Interview with guitarist/vocalist Andy Costello and bassist/vocalist Lizzy Costello | By Janelle Jones
While on the road to a show I called up Andy and Lizzy from Special Explosion to find out more about this somewhat new band and hear some details about all the new ground they’re breaking, including their record deal and alluring new EP, The Art Of Mothering.
And how’d you get with Topshelf?
Andy: I got asked by a local venue called El Corazon. He asked if we wanted to play a show on a Tuesday night and at first we were like, “Ehhh…It’s Tuesday,” but we ended up playing and we met The World Is A Beautiful Place who are on Topshelf and they really liked us and pitched us to the label and it turned out to be a great night and a big step for us and kind of a random event too. And that was right before we recorded this current EP. It was like four or five days before we started, and we’d told him that we were pretty much playing our EP that night and they were really happy with it. And one of the band members, Greg, just started working for Topshelf and he was really excited about us and we were the first band he pitched to the label.
And that’s cool like you said you were just going to be going in to work on your EP. About these songs, were you working on them for a while?
Andy: We’d been working on those pretty much since the release of the 7” so it’d been at least six months that we were working on all those songs. The single, “Clotheslined,” was written a couple weeks before we recorded but everything else we had actually just started recording at a new rehearsal space and were getting ourselves attuned to that room and Lizzy transitioned to bass because our old bassist went to college and Lizzy had been wanting to play bass for a while so we narrowed in on new ideas and a new sound and were like hermits in our practice space for a good six months and that’s what came out of it.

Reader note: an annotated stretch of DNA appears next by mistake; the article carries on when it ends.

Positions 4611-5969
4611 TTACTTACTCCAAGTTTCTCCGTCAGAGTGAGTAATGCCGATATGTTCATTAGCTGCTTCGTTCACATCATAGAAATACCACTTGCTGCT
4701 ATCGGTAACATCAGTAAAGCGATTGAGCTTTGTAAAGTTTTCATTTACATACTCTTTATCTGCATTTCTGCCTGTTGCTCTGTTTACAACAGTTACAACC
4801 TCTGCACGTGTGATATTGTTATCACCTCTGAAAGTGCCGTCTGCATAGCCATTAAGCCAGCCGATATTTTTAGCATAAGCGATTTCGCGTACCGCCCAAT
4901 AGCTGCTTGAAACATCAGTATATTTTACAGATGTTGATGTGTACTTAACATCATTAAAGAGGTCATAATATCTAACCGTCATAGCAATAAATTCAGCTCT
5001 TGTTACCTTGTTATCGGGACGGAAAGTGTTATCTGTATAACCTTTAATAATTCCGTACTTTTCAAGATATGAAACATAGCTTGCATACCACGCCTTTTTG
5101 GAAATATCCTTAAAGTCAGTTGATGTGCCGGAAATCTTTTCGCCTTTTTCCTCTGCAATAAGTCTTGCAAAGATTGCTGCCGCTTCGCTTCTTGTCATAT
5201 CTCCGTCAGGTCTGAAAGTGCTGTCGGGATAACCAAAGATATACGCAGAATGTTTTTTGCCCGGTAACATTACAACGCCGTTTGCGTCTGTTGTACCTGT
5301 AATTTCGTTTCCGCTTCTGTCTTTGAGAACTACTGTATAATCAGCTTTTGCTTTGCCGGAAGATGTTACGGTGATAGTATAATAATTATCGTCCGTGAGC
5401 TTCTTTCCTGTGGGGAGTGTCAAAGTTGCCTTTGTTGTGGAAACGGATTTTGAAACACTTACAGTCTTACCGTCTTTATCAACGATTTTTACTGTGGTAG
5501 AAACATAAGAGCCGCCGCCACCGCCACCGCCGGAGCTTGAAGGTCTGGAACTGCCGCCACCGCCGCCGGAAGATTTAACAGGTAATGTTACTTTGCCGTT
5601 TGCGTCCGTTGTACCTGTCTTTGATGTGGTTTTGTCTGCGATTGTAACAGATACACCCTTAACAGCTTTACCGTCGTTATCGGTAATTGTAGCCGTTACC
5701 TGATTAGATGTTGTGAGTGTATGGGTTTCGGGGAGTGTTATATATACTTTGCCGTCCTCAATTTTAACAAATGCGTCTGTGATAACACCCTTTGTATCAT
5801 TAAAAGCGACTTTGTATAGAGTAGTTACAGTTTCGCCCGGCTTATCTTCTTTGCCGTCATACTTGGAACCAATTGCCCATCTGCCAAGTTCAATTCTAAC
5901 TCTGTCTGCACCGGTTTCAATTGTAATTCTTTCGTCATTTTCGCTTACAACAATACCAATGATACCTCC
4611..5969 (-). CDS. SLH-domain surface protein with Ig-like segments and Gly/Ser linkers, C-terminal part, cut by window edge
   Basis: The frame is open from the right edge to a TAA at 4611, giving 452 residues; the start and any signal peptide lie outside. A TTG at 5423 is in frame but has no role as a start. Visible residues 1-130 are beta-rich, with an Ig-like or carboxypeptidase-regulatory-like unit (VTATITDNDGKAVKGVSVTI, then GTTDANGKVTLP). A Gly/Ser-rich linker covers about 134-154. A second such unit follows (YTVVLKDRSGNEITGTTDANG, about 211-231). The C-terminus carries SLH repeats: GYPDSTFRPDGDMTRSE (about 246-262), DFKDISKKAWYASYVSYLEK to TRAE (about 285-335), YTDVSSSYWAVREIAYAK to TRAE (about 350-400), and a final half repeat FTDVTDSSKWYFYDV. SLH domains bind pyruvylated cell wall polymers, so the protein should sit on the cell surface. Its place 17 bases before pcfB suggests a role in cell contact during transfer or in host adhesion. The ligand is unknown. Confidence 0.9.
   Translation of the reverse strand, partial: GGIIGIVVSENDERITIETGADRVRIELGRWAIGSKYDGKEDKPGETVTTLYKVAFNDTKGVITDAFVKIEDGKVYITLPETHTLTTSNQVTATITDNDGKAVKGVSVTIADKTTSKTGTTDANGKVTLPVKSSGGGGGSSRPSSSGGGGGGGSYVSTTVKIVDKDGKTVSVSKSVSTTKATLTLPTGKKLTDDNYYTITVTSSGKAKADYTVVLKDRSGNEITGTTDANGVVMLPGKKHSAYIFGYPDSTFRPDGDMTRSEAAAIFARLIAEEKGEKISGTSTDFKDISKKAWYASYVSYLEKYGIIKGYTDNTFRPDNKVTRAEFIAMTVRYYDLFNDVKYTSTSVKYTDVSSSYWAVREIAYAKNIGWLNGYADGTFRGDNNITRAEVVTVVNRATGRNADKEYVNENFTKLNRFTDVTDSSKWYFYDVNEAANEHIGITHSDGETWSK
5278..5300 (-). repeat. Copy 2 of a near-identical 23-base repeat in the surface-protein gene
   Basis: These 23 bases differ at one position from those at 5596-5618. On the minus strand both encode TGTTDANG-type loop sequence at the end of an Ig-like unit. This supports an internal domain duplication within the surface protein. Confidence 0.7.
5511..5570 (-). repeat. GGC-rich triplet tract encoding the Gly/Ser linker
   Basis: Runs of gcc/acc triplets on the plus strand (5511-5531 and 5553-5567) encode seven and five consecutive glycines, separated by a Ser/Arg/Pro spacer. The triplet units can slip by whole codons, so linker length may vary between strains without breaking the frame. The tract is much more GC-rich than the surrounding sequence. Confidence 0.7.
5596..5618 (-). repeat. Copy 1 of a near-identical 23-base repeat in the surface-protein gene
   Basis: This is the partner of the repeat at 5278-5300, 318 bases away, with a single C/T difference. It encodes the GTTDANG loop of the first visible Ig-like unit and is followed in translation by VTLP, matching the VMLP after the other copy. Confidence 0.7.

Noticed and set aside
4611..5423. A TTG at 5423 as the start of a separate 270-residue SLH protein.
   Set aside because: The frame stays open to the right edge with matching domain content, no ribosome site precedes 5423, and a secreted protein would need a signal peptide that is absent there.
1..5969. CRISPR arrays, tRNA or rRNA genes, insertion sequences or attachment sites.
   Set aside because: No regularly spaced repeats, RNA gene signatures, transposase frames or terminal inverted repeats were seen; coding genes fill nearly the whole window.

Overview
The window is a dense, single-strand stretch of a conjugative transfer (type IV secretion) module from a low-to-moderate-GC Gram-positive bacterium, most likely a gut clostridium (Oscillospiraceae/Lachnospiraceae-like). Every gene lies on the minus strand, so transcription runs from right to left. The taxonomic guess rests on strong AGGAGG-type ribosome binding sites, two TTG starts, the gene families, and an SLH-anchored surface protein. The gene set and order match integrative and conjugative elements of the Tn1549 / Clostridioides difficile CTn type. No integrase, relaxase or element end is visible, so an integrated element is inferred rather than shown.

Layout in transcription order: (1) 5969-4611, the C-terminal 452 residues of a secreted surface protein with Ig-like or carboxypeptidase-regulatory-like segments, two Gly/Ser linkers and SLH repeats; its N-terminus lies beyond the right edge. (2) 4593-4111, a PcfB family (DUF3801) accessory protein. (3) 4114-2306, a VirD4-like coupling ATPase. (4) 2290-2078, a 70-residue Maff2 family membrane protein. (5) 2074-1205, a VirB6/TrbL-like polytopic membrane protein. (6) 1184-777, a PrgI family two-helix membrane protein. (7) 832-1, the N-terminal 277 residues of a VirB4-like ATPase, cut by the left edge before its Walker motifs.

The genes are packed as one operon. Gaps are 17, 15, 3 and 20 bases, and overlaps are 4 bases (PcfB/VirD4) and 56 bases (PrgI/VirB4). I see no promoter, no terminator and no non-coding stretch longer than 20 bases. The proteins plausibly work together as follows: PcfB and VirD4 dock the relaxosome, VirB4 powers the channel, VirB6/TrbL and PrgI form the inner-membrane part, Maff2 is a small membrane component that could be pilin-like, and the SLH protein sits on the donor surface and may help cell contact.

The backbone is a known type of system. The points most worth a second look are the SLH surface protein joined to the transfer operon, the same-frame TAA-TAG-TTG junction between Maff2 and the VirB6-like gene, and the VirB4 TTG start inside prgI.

Lizzy: Just by trying to practice as a four-piece and get our bearings and that it was almost a different band, that’s how all these songs really came about. We spent so much time in that little room playing all the time.
So were you a five-piece before and you just sang?
I played guitar. I was kinda mostly singing, just playing auxiliary here and there.
How was it making the transition?
It was great. I’m really lucky I’m in a band with two of my favorite guitar players. Watching my brother Andy and Sebastien play guitar all the time I feel like just by being around it just made me a better musician. It was pretty easy to pick it up because I already knew all the songs. I feel like it was really natural, it just made sense and I feel like this is our best line-up so far and switching to a four-piece made all the difference for where we were before and where we are now.
Just what you’re saying about the line-up and having the new EP out and getting with the new label and the tour, you guys must be feeling really good.
It’s pretty awesome. This is the point we’ve been working towards for the last three, four years. Now we’re gonna go on tour. Now we’re gonna be on a label. Now we have other people on our team instead of it just being all us. And that was really fun for a long time, just DIY, we did it all by ourselves but now we have all these people who are there with us and they’re booking shows for us and finding couches for us to crash on. It’s pretty amazing.
Can you give a brief history of how the band came about?